|The students' monsters turned out better than this.|
I wanted a simple assignment to get students more comfortable with the selection tool and everything you can do with it: select (obviously), move, scale, rotate, copy (hold alt while moving), and then change the fill and stroke colors of the selection.
Enter Class Dojo. It's behavior management software that randomly assigns funny-looking monsters to serve as avatars for students. Students, if they want to, can go in and create their own monster. And that gave me the idea. In fact, all the monster parts I came up with were inspired by Class Dojo. (I haven't been able to contact them to see how they feel about that, but since I'm not making any money off this, and neither will any of you, I hope they will be ok with it.)
|This is what appeared to the left of the page in the Illustrator file.|
The blue background lets you see white, grey, and black.
I created an Illustrator document and put the instructions to the left of the actual page. But to start class off, I randomly handed out coloring pages of monsters that they could color in with crayons old school. Some students complained about doing something that little kids do, but quickly got into it. When they were nearly done coloring, I demonstrated how to complete the Illustrator assignment.
First they choose the body style. They drag it onto the page and scale it up. They can choose a color at this point if they want to. They then lock the body to avoid accidentally selecting it. (What they learn: moving, scaling, locking, changing fill color.)
Second, choose a mouth. They need to click and drag a box around the mouth in order to select all the different elements. (What they learn: selecting multiple objects at the same time by clicking and dragging.)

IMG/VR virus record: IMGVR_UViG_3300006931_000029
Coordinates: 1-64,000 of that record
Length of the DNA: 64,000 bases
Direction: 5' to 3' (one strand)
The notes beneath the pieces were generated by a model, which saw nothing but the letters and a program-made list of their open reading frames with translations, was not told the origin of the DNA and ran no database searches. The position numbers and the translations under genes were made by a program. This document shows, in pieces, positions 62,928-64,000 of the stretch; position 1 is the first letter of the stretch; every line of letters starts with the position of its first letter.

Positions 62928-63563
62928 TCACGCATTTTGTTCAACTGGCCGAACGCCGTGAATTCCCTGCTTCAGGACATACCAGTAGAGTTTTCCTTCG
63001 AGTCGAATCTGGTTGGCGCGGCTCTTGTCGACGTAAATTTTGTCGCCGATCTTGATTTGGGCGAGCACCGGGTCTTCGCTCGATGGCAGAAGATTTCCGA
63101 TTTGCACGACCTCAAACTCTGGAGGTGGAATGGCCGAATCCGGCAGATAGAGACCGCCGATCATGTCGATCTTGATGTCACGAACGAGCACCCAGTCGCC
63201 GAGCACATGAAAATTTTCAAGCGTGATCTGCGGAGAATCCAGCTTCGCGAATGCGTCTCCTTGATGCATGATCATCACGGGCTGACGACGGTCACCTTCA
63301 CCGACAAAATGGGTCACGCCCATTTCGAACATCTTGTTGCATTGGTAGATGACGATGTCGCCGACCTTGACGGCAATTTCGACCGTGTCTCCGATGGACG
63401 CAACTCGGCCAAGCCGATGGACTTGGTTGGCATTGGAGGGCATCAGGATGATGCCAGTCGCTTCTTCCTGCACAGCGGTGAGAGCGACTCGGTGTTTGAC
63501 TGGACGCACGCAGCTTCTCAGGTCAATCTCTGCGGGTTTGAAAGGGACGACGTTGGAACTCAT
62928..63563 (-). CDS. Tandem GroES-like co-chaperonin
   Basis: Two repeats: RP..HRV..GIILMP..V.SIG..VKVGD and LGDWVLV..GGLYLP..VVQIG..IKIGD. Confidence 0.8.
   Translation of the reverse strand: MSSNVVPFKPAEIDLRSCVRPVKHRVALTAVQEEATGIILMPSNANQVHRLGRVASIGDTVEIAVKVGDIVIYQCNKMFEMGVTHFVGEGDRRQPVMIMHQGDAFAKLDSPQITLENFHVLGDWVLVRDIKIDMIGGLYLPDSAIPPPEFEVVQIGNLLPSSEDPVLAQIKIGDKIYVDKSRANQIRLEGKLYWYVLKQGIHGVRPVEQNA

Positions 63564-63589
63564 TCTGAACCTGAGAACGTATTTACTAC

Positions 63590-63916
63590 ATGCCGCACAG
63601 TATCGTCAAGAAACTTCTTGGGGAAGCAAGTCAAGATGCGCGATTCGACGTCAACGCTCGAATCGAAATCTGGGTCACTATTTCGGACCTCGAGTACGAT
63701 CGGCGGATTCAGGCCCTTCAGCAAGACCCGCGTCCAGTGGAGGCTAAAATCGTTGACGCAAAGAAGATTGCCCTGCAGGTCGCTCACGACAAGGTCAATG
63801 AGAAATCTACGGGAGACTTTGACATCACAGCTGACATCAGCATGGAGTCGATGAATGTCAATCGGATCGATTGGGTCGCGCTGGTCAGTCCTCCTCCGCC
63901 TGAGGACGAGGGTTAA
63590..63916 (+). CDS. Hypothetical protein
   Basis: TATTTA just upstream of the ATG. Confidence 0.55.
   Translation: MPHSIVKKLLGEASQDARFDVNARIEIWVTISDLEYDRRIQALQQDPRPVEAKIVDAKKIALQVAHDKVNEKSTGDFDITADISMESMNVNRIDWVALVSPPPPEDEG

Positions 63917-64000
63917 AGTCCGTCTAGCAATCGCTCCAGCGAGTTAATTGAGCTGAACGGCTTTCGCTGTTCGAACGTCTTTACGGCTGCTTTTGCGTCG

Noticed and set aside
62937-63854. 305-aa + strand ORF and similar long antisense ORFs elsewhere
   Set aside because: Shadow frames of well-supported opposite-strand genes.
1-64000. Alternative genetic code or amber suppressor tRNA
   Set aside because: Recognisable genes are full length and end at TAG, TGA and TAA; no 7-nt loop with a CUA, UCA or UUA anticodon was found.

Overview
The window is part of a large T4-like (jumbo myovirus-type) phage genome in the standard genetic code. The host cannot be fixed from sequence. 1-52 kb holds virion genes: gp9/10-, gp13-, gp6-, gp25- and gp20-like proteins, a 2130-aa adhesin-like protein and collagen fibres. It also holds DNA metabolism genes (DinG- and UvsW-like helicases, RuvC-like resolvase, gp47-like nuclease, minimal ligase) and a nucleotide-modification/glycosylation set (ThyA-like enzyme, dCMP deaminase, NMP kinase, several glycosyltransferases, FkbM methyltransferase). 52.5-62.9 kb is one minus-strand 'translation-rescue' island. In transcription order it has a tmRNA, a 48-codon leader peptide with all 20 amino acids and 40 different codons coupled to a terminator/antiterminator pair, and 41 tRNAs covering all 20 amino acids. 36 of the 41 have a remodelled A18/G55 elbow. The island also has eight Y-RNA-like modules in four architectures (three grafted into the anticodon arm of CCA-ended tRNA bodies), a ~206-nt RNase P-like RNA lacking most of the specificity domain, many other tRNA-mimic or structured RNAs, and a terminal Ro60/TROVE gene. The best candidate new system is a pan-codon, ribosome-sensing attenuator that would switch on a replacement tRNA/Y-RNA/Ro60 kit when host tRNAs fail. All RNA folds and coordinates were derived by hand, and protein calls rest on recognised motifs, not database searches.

Third, choose ears or horns to put into place. They will need to rotate them, as well as edit stroke in addition to fill color. (What they learn: rotating, stroke.)
Fourth, the eye(s). If they want to put more than one eye, they can quickly copy with the alt trick. (What they learn: quick copying, solidifying all the other actions.)
The fifth step is to color. If they want, they can change the fill and stroke color during the process, or they can wait until the end.
I've always had trouble with students not knowing how to click and drag in order to select multiple objects. They also have a lot of trouble with changing the color of vector objects, getting confused by the difference between fill and stroke. This assignment made a huge difference on both counts, and students got really into it.
Another positive to the assignment is that it's automatically gender-neutral.
And, if you want, you can demonstrate the different ways you can save or export Illustrator files. If they save a PDF, it will only show what's inside the page margins. If they export a PNG or JPG, it exports everything on the file, regardless of page margins.
If you want either the coloring pages or the Illustrator document, just contact me.